Using Our Talents (Deacon Chris)
In the name of the Father and of the Son and of the Holy Spirit, Amen.
It is a great joy to be speaking to you from the nave of Emmanuel today. The stained glass windows, the organ, the high altar with the unique Sarum frontal, the Lady Chapel. It is all still here and such a pleasure to be in it. The quiet, calm as the sun streams through bouncing colors on the walls bring such a peace as I sense the “great cloud of witnesses” who have prayed in this space over the past 100 plus years. We have received a true gem from those who have come before us; the corner of State and University has been a beacon of Christ’s love in the downtown area for all these many years. And as has been said before, now it is our turn to see that this very special place continues to reflect Christ’s light and love into the world. Circumstances have changed since the early 1900’s and circumstances have certainly changed since March 2020 but the church’s mission and God’s love for us remains the same. God’s arms remain open to hold and help us and yes, to push us to show His love to the world. It is here for the experiencing.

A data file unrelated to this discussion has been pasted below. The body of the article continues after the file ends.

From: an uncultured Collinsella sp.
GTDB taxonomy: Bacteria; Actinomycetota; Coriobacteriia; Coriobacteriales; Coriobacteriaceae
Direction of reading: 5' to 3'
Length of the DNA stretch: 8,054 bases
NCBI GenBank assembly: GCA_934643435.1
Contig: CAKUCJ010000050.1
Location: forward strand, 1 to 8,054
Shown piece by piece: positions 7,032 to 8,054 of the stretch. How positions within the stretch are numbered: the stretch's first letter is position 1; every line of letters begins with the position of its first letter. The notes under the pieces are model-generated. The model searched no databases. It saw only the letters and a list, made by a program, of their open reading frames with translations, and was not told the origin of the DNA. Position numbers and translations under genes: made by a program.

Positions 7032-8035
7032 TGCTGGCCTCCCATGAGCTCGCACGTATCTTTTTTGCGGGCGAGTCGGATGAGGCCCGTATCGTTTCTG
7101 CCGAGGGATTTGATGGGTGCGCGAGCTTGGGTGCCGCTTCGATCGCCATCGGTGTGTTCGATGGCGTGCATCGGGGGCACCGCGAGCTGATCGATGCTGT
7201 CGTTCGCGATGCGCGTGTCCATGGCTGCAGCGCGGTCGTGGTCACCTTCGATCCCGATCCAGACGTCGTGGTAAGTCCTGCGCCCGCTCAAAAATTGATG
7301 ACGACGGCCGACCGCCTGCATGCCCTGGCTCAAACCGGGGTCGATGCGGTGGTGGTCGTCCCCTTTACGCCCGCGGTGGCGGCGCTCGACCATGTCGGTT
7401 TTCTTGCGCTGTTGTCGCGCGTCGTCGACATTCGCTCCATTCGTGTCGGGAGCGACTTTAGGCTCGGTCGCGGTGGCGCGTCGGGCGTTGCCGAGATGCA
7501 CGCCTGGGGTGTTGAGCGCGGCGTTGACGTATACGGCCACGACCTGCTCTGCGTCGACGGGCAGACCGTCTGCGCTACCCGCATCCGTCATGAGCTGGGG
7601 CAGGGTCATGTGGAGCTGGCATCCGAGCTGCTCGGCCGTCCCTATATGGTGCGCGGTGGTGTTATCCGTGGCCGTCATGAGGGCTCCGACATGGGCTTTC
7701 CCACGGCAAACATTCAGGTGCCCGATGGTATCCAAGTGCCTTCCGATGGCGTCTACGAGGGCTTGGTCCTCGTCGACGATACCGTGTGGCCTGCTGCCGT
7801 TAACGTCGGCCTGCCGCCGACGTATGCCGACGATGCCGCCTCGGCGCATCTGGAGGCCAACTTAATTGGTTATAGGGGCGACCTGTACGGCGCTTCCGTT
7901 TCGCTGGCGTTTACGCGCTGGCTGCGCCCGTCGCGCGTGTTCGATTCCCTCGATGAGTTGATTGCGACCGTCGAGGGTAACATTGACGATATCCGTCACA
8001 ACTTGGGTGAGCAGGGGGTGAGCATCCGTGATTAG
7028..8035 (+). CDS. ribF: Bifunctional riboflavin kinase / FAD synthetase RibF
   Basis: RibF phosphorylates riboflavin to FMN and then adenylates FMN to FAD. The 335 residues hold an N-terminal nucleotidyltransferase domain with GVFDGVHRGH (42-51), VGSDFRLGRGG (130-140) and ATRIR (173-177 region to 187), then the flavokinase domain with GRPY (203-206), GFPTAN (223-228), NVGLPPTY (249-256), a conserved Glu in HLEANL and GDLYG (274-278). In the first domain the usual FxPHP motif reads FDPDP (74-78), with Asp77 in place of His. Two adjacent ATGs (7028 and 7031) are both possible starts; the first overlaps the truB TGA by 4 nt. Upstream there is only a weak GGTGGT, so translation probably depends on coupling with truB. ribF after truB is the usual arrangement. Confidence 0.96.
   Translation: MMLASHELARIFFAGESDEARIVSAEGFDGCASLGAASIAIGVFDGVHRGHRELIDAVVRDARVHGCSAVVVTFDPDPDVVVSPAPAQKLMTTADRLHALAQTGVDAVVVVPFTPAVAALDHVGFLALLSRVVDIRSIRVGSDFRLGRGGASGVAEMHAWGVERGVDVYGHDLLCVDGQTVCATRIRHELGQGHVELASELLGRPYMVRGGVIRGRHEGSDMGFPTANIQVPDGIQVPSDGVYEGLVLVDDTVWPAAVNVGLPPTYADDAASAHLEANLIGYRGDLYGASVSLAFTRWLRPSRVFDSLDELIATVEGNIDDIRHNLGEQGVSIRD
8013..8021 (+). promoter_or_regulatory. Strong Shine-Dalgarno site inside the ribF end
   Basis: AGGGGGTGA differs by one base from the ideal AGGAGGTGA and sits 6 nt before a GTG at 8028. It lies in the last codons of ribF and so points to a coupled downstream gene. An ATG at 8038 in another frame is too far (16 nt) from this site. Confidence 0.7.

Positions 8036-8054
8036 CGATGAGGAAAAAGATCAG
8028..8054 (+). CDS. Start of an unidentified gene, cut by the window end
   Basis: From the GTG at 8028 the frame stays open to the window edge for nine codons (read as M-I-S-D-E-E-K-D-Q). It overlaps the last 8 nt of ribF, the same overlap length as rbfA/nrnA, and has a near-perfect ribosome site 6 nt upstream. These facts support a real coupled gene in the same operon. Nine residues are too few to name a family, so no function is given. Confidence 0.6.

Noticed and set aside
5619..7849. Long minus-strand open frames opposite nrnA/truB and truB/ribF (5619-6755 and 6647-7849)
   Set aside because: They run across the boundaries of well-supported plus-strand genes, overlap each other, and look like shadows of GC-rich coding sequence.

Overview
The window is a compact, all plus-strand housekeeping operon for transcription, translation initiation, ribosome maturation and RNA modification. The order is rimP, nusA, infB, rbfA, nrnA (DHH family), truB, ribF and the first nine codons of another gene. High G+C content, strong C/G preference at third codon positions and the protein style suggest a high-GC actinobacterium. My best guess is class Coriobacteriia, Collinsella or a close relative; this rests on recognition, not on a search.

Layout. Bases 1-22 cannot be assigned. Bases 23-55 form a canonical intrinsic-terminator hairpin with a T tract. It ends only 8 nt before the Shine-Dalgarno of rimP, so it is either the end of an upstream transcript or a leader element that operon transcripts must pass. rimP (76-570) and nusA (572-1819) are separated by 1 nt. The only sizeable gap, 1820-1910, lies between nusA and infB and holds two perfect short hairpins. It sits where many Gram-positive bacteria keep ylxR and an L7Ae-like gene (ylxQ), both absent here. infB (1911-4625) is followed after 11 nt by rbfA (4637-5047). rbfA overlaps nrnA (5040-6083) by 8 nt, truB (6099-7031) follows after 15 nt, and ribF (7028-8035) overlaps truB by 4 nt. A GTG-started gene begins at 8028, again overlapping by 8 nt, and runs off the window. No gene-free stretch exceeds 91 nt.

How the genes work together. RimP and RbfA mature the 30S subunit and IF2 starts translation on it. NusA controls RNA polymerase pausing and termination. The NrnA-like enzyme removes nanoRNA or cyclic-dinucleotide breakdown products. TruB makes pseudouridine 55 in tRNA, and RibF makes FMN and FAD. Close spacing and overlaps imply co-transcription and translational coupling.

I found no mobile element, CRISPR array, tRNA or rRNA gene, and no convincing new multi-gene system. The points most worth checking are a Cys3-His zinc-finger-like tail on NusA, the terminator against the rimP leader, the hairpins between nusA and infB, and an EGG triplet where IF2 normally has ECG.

This morning’s gospel contains a parable that Jesus told near the end of his life on earth. He told it to those closest to him; those who would become the church, his body on earth, once he was crucified and risen. I would like to look at this lesson with this in mind. Hear it as a parable given then to the church that would be, and today as a parable given to this church, Emmanuel, at this specific time, the time of pandemic.
Upon first read the gospel this morning seems to be contradictory of what we know from other scripture about Jesus and his teachings. What is a talent anyway, what is the point Jesus is making? Are these lessons about capitalism, investment strategies, how to deal with a floundering stock market, or what? This is a difficult parable, I admit, made up of powerful images, both literal and metaphorical, and one that will lend its gems only when we have worked at it some. We will need to dig a bit to see its beauty and to see what it means for us.
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